Romeo’s behavior does not change significantly, and in fact he becomes more reckless and impulsive as the action progresses, whereas Juliet becomes more mature and assured of her actions. Romeo’s decision to kill himself after hearing erroneous reports of Juliet’s death is yet another rash and foolish act which could have been avoided if only he had checked in with Friar Laurence when he arrived back in Verona. Juliet, on the other hand, looks for any opportunity to rectify the situation without further bloodshed. When she realizes her family views her as little more than a token to be offered to the influential Paris, she resolves to chart her own course, even if it means ending her life, and while she is fully prepared to die rather than violate her vow to Romeo, she allows Friar Laurence to counsel her and gratefully accepts his remedy for her situation. Once again, she falls victim to Romeo’s impulsiveness, and seeing her last chance at happiness on her own terms taken from her, she exercises the only option she feels she has left and ends her life.
Many years ago, when I was in high school, I saw a film talking about Ibsen’s A Doll’s House, which contained a quote from Ibsen on why Nora leaves at the end. While I don’t recall the exact quote, he essentially said that once he knew the character, he knew leaving was her only course of action. At the time, I recall disagreeing, believing that since he was the writer, he could make the characters do whatever he wanted. I now have a clearer understanding of what he meant.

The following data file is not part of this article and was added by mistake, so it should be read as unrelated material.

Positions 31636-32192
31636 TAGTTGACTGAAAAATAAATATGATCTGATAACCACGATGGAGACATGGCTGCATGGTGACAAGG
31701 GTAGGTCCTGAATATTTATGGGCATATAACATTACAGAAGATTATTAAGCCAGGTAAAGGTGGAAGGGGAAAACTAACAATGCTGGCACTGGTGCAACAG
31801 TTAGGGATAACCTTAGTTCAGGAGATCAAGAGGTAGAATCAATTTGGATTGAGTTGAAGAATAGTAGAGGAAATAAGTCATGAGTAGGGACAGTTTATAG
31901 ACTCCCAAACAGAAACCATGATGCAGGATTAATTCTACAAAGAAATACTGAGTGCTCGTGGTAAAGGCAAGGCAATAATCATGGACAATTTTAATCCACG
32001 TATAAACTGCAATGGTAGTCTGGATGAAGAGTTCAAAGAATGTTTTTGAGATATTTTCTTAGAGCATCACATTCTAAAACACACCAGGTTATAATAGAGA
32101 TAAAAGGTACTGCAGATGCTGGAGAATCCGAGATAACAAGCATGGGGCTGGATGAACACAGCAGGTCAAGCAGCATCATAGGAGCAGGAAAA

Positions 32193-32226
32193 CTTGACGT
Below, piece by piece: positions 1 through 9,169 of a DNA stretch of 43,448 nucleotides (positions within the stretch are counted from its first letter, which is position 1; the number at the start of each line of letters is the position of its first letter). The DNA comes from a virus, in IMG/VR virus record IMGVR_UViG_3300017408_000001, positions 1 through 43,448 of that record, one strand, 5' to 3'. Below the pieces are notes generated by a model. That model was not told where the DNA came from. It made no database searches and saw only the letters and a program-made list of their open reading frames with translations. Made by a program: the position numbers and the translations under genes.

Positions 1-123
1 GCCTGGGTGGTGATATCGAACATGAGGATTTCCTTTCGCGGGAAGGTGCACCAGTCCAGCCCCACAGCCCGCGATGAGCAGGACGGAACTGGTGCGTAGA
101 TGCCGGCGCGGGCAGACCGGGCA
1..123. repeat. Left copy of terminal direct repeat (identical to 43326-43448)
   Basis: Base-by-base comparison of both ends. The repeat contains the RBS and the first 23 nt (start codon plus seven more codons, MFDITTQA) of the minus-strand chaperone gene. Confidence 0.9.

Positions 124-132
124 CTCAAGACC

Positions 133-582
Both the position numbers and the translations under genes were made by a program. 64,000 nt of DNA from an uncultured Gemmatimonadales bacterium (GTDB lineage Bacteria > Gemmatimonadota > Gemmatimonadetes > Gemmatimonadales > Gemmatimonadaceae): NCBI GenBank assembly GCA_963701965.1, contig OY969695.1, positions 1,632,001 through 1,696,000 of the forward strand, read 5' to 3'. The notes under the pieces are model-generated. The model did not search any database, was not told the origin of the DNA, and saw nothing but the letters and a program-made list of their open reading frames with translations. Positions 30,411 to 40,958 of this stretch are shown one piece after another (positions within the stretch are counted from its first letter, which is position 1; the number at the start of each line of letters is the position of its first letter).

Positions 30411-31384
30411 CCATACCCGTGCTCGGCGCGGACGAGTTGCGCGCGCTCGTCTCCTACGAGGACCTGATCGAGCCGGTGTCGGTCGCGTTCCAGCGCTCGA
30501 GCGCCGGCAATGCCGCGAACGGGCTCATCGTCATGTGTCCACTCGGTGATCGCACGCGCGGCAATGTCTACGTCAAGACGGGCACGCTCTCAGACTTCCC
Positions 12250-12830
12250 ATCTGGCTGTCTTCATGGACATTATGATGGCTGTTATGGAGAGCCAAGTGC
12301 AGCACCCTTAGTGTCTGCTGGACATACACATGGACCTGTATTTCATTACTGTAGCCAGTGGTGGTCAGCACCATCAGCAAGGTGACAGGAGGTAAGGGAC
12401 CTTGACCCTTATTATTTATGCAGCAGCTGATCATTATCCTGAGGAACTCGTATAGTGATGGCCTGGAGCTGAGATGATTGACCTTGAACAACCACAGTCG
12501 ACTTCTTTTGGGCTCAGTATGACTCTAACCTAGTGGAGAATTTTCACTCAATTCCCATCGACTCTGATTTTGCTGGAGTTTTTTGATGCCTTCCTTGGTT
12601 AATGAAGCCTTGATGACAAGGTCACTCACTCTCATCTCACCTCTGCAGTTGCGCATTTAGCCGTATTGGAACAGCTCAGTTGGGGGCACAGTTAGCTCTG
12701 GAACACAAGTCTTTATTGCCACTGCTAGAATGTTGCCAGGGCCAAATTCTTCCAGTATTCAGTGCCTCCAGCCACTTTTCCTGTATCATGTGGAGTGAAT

When I was working on my novel The Long-Timers, which is the basis for my current series The Long-Timer Chronicles, my intention was for Charles and Renee Fox, a couple who have been married for more than eleven hundred years, and who were once members of Shakespeare’s acting troupe, to be the main characters. I also created a secondary character, who was murdered by someone posing as Jack the Ripper, who would come back to life and provide a subplot for the main story about the Foxes. Once I started writing, the character who started out as Vickie Seely and became Victoria Wells, began to grow and develop until she completely took over the whole story. Charles and Renee are still very important characters, and the focus of the second book in my series, called Crazy Like the Foxes, but in the original novel, Victoria Wells was definitely the main character and the main focus of the book. She’s also one of my favorite characters that I’ve created.